After almost facing eviction late last year, the Jimenez family is grateful to be in their three-bedroom apartment in Doraville, the place they have called home since arriving in the U.S. in December 2012.

Last fall, after the father and breadwinner, Hector Jimenez, could no longer work due to a major surgery, the close-knit family of three almost lost their home. And with the mom facing health issues too, a son in high school, a daughter studying at a technical college and another son recovering from knee surgery, the family had no other source of income. When October came around, they could not pay the rent. They were on the verge of being evicted.

Then, a family friend referred them to the Latin American Association (LAA), which provided funds to help with their November rent. The LAA, through its Family Services Department, was also able to help the family negotiate with the apartment complex manager an installment plan for their delinquent rent, even as they faced an eviction notice and a date in court. The Jimenez family was able to stay in their home.

“I can’t even begin to describe what the LAA did for us,” says Aniuska Jimenez, 22, the eldest of the family’s children. “If it hadn’t been for the LAA, who knows where we would be right now. It was a miracle.”

The Jimenez family is originally from Colombia. They arrived in Georgia as refugees a little over a year ago, after living in Trinidad and Tobago for 11 years. Soon after arriving, Hector found a job working at a factory and the family was doing well. But things started to look down when the mother, Ana, who worked at the W Hotel, had to leave her job because of chronic health problems. Their middle son had to have knee surgery from problems he had before arriving in the U.S. And Hector had emergency surgery in September and stopped working. The parents did not want their daughter Aniuska to drop out of school and get a job.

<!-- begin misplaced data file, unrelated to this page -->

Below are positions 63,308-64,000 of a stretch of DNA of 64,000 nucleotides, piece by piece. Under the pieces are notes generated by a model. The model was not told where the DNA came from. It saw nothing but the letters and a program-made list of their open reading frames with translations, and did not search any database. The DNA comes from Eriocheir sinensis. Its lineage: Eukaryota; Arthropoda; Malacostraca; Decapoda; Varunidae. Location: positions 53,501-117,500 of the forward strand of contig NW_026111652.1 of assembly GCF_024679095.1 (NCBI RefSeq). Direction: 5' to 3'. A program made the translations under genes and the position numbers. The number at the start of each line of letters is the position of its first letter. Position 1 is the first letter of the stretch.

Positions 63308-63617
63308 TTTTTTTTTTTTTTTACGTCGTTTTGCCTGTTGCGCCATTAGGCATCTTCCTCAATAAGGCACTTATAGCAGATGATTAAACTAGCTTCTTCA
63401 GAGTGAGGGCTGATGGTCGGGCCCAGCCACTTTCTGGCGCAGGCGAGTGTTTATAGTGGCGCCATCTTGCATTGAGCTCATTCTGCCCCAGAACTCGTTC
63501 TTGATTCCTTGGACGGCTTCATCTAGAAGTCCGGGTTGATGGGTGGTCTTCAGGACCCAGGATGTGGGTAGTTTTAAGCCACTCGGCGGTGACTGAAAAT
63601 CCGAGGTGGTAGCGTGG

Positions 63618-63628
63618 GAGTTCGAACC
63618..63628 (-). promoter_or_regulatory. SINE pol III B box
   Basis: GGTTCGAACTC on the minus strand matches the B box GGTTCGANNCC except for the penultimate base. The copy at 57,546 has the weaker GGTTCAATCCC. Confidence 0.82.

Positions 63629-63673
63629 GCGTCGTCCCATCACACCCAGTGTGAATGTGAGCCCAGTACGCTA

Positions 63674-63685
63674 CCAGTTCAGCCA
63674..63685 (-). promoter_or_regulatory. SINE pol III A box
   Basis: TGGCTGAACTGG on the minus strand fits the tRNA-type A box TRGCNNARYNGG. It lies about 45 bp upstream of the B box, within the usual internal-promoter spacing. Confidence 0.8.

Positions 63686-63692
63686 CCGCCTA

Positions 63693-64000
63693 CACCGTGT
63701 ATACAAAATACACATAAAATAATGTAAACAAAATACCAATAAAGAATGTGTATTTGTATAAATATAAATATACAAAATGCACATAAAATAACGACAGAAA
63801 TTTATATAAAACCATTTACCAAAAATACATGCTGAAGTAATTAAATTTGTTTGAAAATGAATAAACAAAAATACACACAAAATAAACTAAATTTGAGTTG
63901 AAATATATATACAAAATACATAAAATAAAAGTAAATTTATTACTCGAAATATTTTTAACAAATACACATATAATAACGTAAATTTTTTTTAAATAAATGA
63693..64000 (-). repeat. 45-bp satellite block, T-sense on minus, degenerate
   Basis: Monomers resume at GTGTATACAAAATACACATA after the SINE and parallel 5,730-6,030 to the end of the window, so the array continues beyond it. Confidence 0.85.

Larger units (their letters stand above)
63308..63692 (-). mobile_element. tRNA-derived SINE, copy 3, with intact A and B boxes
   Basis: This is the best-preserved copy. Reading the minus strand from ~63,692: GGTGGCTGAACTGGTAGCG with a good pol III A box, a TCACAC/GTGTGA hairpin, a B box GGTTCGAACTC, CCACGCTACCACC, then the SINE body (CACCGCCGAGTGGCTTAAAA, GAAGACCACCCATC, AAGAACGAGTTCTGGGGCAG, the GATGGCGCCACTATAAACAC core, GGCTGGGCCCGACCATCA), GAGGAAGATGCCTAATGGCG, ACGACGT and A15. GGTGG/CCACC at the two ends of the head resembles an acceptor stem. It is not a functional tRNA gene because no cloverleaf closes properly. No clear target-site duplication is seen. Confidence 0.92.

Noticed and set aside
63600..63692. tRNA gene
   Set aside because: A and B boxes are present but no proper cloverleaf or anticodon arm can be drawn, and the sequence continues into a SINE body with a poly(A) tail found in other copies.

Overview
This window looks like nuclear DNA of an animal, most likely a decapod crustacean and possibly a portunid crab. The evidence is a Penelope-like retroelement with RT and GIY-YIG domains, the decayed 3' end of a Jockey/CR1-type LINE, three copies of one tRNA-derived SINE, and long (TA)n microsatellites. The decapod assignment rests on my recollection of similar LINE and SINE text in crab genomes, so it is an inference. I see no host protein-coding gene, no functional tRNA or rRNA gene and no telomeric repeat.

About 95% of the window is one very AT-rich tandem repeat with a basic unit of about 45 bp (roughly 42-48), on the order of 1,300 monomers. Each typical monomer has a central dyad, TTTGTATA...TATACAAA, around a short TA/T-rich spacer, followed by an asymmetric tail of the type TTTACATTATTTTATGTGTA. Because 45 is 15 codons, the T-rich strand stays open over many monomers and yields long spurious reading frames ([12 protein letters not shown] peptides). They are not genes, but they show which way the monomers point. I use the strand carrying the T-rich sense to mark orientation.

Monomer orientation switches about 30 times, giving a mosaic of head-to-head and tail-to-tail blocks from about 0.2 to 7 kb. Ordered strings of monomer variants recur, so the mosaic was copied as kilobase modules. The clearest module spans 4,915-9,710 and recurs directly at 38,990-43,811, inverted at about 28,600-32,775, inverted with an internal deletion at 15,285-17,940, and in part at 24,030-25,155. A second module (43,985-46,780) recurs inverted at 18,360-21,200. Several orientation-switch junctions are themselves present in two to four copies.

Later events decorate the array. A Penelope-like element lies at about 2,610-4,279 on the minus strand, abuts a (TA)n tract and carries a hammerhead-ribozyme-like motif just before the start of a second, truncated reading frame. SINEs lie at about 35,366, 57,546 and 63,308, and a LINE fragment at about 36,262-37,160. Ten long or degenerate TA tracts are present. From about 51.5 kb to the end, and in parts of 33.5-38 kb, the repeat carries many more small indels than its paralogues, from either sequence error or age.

After exhausting all options, they came to the LAA. The LAA was able to help them with one full month of rent and other services, says Cynthia Román, managing director of the LAA’s Family Services Deparment. “We went the extra mile, advocating on behalf of the family and coordinating services. Our office called the manager at their apartment complex and negotiated a payment plan, which allowed them to stay in their home.”

In addition, the LAA was able to stop the eviction process by coordinating bilingual legal representation through the Georgia Law Center for the Homeless.

“The LAA was our last resort,” Aniuska says.

These days, the Jimenez family is getting back on their feet. The father has found work near their home, and the mother is cleaning houses. Aniuska just finished a medical assistant program and is looking for a job. Her 19-year-old brother, Alberth, is planning on going to school once he recovers from knee surgery.

“We can now start to get our life back on track,” Aniuska says. “Little by little we are getting ahead.”

WINTER 2014